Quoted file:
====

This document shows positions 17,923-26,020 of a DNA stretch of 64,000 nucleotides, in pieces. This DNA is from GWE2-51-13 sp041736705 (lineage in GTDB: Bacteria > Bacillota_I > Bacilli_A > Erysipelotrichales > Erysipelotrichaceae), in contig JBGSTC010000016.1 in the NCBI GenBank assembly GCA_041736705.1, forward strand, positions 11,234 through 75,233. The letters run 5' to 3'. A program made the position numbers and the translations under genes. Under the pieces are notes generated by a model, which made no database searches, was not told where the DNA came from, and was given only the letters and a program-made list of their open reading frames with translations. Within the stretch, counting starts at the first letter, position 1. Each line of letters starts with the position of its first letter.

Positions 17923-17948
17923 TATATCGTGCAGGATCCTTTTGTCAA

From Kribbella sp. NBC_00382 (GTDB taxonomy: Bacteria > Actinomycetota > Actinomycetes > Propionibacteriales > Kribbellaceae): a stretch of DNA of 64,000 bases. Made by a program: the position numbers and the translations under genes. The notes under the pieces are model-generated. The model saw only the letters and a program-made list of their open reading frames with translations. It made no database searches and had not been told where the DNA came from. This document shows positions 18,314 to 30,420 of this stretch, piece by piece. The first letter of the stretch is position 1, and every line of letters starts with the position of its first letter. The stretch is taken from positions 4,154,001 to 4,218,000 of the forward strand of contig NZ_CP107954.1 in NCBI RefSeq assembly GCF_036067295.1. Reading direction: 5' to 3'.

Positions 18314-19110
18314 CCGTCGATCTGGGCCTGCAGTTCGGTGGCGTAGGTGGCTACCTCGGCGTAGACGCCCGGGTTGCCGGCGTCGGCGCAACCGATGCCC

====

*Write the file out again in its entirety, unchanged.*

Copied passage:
This document shows positions 17,923-26,020 of a DNA stretch of 64,000 nucleotides, in pieces. This DNA is from GWE2-51-13 sp041736705 (lineage in GTDB: Bacteria > Bacillota_I > Bacilli_A > Erysipelotrichales > Erysipelotrichaceae), in contig JBGSTC010000016.1 in the NCBI GenBank assembly GCA_041736705.1, forward strand, positions 11,234 through 75,233. The letters run 5' to 3'. A program made the position numbers and the translations under genes. Under the pieces are notes generated by a model, which made no database searches, was not told where the DNA came from, and was given only the letters and a program-made list of their open reading frames with translations. Within the stretch, counting starts at the first letter, position 1. Each line of letters starts with the position of its first letter.

Positions 17923-17948
17923 TATATCGTGCAGGATCCTTTTGTCAA

From Kribbella sp. NBC_00382 (GTDB taxonomy: Bacteria > Actinomycetota > Actinomycetes > Propionibacteriales > Kribbellaceae): a stretch of DNA of 64,000 bases. Made by a program: the position numbers and the translations under genes. The notes under the pieces are model-generated. The model saw only the letters and a program-made list of their open reading frames with translations. It made no database searches and had not been told where the DNA came from. This document shows positions 18,314 to 30,420 of this stretch, piece by piece. The first letter of the stretch is position 1, and every line of letters starts with the position of its first letter. The stretch is taken from positions 4,154,001 to 4,218,000 of the forward strand of contig NZ_CP107954.1 in NCBI RefSeq assembly GCF_036067295.1. Reading direction: 5' to 3'.

Positions 18314-19110
18314 CCGTCGATCTGGGCCTGCAGTTCGGTGGCGTAGGTGGCTACCTCGGCGTAGACGCCCGGGTTGCCGGCGTCGGCGCAACCGATGCCC